Thursday, April 21, 2011

New Fiction: Pitch Dark by Steven Sidor

A Chicago Tribune review heralding Steven Sidor's previous novel notes: "Crime fiction and horror fans alike will find The Mirror's Edge a dark, disturbing gem."

That line is applicable to Sidor's new outing, Pitch Dark, as well. A definite crime thriller feel permeates the set-up, while the plot revolves around a Lovecraftian McGuffin and builds to a supernatural-fueled climax. Think Elmore Leonard crossed with dark magic.

Much of the action occurs in a snowy Midwestern motel run by Opal and Wyatt Larkin, survivors of a shooting spree in the diner where Opal worked years earlier. Wyatt, then a police officer, helped stop the incident but took a bullet. Opal, then pregnant, almost perished.

As the story begins, Opal is experiencing mysterious visions, believed to be residual effects of the shooting, of which unanswered questions remain. Wyatt has long believed a second shooter was involved. The truth and much more will be revealed as their snowy Christmas Eve progresses.

Trouble has found them and more is on the way.

Max Caul, a writer of pulp novels and screenplays occupies one of the Larkin's rooms, carefully marking doors with protective symbols while holding up with his Irish Setter, Ann Margaret.

Vera Coffy is on the run and seeking refuge, having snatched a mysterious stone from her boyfriend, a thief hired to extricate it from a coven.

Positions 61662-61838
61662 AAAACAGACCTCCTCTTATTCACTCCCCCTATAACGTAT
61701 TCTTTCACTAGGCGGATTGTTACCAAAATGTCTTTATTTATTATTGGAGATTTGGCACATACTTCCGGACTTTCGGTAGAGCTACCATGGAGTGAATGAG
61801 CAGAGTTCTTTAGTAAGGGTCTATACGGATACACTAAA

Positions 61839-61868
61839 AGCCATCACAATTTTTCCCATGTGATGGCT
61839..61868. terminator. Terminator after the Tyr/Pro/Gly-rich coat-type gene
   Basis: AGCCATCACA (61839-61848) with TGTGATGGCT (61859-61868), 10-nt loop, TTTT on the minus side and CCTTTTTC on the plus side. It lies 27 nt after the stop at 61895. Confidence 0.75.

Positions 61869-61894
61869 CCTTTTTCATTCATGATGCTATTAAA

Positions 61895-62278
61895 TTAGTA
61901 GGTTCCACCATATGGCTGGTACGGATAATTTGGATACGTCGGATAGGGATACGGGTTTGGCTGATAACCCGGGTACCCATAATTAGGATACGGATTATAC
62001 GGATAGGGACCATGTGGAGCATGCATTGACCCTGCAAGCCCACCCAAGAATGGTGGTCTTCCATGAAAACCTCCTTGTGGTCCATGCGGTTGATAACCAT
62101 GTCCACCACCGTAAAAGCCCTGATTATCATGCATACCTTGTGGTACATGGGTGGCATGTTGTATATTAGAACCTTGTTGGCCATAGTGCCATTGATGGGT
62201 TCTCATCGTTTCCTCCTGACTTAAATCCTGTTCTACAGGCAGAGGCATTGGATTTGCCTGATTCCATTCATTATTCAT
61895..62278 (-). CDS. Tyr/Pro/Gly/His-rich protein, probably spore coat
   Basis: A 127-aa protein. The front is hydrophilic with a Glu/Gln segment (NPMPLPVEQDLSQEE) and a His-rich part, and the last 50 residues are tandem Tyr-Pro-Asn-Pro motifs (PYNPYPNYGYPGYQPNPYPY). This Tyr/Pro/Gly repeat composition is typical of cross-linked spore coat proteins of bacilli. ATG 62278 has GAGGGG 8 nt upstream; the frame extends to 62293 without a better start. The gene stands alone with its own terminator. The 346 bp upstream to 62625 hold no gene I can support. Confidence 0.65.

Max has a long history with the Pitch, the same mysterious figure Vera is fleeing. When Vera arrives at the Larkin's hotel at the same time their son, Adam, returns from college, fires, explosions and siege follow.

The novel's strongest element is its central villain. To describe too much about the Pitch would be spoiling, and Sidor has many twists it would be unfair to reveal. Some of the apocalyptic tropes are familiar, but there's freshness to the rendering.

Of those on the side of goodness, Max is the most intriguing. Elderly but alert, the Mountain Dew swilling writer lives and breathes. Vera, Wyatt and Opal, aren't quite as engaging, to me, though they serve the story and its action as it builds to frenzied chaos.

I might quibble also with the quickness of the conclusion, but in general Pitch Dark is a brisk excursion with distinct flourishes.

What writer's should watch for:
The subtle re-mixing of genre elements that breaks or at least pushes the sides of the horror box.

Further Reading

St. Martin's at the moment has a free short story for Kindle related to Pitch Dark's events: A Chunk of Hell


Charles Gramlich said...

thanks for the heads up. I'm gonna get the free story.

Sidney said...

Yeah, it should be a good extension of the book's story.

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